The results indicated that in the intervention group, the mean total testosterone decreased compared to the control group, indicating the effectiveness of the intervention in the present study. In the study by Lim et al., a significant decrease in total testosterone was reported in the intervention group under acupuncture . Moreover, in the study by Johansson et al. 2013, the frequency of ovulation increased in the acupuncture group compared to the control group and the testosterone level decreased. Auriculotherapy, electroacupuncture, and acupressure improve the hormonal balance by modulating the hypothalamic-pituitary-ovarian axis. It leads to a reduction in testosterone levels . Similar to the present study, in the study of Shi et al. 2009, the results showed that acupuncture combined with Chinese herbs has a better therapeutic effect than using only Chinese herbs in patients with PCOS and reduces total testosterone . Although the present study investigates the effect of acupressure on the improvement of total testosterone, since the points used in acupressure and acupuncture are similar and these two have similar effects, the results of the above studies are consistent with the results of this study. Moreover, decreasing testosterone reduces endocrine disorders and can help alleviate PCOS disorders.
The results of the present study indicated the effect of acupressure on the clinical symptoms of acne, hirsutism, and alopecia. Consistent with the results of the present study, Jedel et al. displayed the effectiveness of electroacupuncture in reducing the symptoms of hyperandrogenism, acne, and menstrual disturbance .
This study indicates the positive effects of acupressure on health-related quality of life and domains, including hirsutism, acne, menstrual disturbance, weight, emotional disturbance, and infertility in patients with PCO. Stener-Victorin et al., in line with this study, indicated that acupuncture is effective in the health-related quality of life among patients with PCOS . Furthermore, in a study by Witt et al., electroacupuncture significantly improved patients’ quality of life with dysmenorrhea . Due to the similarity of the mechanism of action of acupuncture and acupressure, acupressure had improved the quality of life of patients with PCOS in the present study.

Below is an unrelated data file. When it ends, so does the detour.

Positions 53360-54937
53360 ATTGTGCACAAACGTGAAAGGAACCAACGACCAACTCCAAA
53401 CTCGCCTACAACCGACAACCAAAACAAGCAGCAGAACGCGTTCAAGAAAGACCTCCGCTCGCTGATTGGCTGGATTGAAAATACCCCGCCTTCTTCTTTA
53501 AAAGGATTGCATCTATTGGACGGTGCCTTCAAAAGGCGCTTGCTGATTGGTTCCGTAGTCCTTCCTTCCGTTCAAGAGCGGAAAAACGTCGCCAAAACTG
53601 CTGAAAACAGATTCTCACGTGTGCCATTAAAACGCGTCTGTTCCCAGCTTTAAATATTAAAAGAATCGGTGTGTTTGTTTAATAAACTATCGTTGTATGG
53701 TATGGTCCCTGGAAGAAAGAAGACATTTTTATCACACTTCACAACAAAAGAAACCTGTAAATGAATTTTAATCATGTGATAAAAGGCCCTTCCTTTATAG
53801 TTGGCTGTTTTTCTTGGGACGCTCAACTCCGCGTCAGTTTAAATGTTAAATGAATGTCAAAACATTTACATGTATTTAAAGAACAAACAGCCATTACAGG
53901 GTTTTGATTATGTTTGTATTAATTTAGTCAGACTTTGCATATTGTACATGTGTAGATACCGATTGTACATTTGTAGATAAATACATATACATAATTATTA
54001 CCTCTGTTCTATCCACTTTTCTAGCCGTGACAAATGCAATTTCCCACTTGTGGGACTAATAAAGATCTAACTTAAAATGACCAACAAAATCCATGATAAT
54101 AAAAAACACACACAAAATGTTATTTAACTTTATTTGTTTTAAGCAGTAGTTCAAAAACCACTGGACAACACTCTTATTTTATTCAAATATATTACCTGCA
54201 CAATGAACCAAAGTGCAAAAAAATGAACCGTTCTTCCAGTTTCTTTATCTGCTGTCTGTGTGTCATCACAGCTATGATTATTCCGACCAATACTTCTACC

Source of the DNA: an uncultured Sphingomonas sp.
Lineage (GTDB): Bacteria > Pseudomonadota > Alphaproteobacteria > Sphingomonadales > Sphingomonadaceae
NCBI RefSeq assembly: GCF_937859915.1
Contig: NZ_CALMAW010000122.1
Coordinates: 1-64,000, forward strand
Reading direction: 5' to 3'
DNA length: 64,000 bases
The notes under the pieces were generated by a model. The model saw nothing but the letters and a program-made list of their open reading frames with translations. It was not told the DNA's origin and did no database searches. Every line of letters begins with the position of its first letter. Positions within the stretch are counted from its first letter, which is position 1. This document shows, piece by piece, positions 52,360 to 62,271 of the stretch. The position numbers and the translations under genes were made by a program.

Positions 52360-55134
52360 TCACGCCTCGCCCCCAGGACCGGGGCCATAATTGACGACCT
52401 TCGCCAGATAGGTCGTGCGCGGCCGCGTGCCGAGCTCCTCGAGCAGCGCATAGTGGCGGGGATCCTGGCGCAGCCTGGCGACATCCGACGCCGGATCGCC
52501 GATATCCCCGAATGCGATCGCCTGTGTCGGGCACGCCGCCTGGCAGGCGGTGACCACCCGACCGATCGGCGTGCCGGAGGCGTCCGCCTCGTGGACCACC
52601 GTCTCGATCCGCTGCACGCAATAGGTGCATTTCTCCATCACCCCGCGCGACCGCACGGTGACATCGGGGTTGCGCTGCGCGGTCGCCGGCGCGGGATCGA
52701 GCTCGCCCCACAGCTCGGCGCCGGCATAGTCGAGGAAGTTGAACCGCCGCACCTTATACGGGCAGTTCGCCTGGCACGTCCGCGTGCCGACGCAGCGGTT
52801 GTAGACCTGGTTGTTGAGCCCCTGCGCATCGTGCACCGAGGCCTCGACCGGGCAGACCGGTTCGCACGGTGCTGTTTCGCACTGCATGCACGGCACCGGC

The results of the present study indicate that in the acupressure intervention group, menstruation improved, and weight likewise was reduced. According to the results of the present study, the findings of the study of Lim et al. revealed that acupuncture significantly improved menstruation . Correspondingly, in a study by Witt et al. and Qu et al., electroacupuncture significantly improved menstrual pain intensity  and the menstrual cycle, respectively . Chen et al. as well examined the therapeutic effect of acupressure on Sp6, Gb32, and Liv3 points and showed that acupressure has long-term effects and reduces menstrual pain and subsequent low back pain . The similarity of the mentioned study with the present study is due to the use of pressure points Sp6 and Liv3 and the effect of acupressure on relieving blood stasis and consequently, relieving dysmenorrhea and reducing menstrual problems. . Nevertheless, according to the study by Stener-Victorin et al., electropuncture intervention did not cause weight loss in patients with PCOS . Perhaps, the difference between the results of these two studies was due to the smaller number of samples, less frequency of intervention, and shorter follow-up time in this study than in the present study. Acupressure of the joints may increase insulin sensitivity in obese or overweight women with PCOS. The guideline recommends the clinical practice of exercise and weight loss as treatments for PCOS.